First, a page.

An experienced locksmith was called in and paid to install the proper L&Z configuration. The L&Z bracket was supplied with the lock but the original installer obviously did not have a clue.

Thanks to the locksmith (Luke) for the photos. Another reason only qualified and experienced tradesmen should be used.

Mag Lock Slow to Release?

Thursday, December 19th, 2013

If you are finding a mag (electromagnetic) lock to be “sticky” or slow to release it is likely that it has a diode connected across the power terminals. Remove it, problem solved.

This is a common mistake. The reverse biased diode is supposed to prevent a current spike (often call back EMF) caused by the decay of the magnetic field around a coil. This is true of basic coils such as those found in relays and unprotected strikes. However the combination of the diode and the internal electronics of modern mag locks combine to cause a slow release of the armature plate.

This is often very noticeable to the door user. In one particular case I came across recently an entire buildings worth of doors had this problem. It was exacerbated by the fact that the push to exit buttons used the wrong contact. The problem was so bad that the security manager had put up signs that read “press button… wait… open door.” The same company that incorrectly installed the diodes and exit buttons had also glossed over the problem for five years of annual maintenance.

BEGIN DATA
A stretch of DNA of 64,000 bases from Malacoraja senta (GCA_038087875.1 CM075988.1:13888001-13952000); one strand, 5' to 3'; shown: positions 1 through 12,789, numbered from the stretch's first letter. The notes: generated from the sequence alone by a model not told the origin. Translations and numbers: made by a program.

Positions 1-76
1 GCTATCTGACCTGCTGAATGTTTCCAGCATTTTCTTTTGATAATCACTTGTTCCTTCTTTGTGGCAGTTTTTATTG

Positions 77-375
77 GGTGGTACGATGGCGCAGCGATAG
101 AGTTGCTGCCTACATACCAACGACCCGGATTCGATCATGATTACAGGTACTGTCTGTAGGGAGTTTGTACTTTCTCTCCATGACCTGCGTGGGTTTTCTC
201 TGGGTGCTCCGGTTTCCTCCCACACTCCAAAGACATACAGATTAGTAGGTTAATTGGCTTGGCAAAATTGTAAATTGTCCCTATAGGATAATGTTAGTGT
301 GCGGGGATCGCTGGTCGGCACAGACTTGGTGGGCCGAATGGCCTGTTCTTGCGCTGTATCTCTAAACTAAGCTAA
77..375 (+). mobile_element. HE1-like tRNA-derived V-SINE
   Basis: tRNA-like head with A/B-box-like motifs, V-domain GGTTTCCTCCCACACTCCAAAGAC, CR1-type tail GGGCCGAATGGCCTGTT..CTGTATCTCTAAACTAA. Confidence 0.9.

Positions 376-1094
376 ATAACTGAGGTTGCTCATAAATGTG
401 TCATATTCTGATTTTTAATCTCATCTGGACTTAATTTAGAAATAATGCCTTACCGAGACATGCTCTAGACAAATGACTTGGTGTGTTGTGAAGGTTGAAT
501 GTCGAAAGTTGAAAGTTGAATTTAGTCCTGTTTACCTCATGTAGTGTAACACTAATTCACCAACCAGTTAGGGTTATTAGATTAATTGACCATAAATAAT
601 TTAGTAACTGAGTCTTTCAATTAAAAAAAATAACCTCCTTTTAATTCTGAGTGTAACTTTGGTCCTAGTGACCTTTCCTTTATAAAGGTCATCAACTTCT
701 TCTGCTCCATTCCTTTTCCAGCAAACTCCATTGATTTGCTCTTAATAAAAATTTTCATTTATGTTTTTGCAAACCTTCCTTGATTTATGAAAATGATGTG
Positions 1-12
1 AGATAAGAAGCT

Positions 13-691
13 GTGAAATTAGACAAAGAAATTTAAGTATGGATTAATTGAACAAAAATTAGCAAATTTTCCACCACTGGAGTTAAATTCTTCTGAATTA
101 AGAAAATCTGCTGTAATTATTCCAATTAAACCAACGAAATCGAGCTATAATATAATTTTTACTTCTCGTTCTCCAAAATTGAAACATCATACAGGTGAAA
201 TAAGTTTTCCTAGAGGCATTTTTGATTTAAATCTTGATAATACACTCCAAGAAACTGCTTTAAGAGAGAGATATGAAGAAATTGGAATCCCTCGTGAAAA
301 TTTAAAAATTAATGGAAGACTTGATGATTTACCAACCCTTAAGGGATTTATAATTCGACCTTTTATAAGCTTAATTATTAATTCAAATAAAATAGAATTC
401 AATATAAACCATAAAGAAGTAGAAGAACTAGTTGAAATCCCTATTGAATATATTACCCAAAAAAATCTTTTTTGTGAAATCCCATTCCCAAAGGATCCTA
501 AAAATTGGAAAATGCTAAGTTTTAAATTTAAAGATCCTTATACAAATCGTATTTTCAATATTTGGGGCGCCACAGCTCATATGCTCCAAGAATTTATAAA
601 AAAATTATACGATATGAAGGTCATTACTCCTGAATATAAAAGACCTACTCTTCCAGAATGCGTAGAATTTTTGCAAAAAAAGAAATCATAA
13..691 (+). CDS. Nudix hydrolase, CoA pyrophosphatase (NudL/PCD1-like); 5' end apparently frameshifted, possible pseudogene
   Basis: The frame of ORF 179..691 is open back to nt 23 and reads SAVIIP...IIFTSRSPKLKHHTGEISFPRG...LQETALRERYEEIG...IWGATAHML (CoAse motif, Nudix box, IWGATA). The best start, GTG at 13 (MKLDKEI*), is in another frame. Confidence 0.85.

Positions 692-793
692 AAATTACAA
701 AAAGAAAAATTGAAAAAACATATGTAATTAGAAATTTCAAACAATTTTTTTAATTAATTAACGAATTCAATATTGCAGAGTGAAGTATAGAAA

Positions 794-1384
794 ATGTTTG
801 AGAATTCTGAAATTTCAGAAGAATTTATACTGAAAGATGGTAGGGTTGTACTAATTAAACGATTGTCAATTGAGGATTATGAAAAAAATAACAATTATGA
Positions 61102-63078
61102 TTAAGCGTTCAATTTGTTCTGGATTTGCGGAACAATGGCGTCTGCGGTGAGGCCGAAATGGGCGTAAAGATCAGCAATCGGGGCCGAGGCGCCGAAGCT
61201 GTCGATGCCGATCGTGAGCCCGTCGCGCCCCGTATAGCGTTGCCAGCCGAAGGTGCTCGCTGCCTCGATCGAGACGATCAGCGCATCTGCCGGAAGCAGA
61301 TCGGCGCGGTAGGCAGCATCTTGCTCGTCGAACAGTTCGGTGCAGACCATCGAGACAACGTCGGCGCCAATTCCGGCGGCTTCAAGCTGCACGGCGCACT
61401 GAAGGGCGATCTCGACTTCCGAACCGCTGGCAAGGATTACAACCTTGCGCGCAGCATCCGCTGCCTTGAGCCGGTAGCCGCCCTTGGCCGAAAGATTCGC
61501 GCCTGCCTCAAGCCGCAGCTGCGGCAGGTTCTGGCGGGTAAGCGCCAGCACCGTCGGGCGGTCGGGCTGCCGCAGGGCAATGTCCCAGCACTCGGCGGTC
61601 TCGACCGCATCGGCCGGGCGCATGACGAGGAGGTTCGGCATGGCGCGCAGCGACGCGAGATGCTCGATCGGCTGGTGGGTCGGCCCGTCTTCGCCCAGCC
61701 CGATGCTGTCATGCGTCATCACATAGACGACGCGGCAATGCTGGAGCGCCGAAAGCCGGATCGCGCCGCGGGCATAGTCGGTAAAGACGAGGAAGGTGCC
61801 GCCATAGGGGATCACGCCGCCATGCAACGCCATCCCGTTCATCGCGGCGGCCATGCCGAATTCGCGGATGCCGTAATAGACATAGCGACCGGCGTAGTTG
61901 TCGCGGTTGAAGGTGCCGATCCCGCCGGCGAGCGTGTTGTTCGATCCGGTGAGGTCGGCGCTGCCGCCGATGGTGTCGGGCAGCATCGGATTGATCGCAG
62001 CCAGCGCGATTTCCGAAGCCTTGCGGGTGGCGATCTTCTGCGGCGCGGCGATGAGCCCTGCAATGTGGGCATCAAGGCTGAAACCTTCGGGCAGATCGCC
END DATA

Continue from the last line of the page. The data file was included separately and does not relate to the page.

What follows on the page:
Protection diodes should not be installed in modern electromagnetic locks. The delay can cause excessive force to be placed on the lock by users and I have even seen people bump into the door expecting it to open sooner. It is also a major problem when a mag lock is combined with a power swing door operator, the operator fights against the mag for a second shortening the life of both parts.

Fuse Fail (Fail)

Saturday, June 9th, 2012

Yesterday I was called out on a service job to one of the worst installs I have seen in a while. What makes it worse is that Jack Fuse Power Port modules were being used! What makes it even worse is that it was an add on to a system that I upgraded relatively recently.

The call came in (late on Friday and my day off!) that several mag locks had no power. To cut a long story short, a company had added three doors to an existing system in an area of a building that previously had only an alarm system. Two of the locks and a keypad were without power.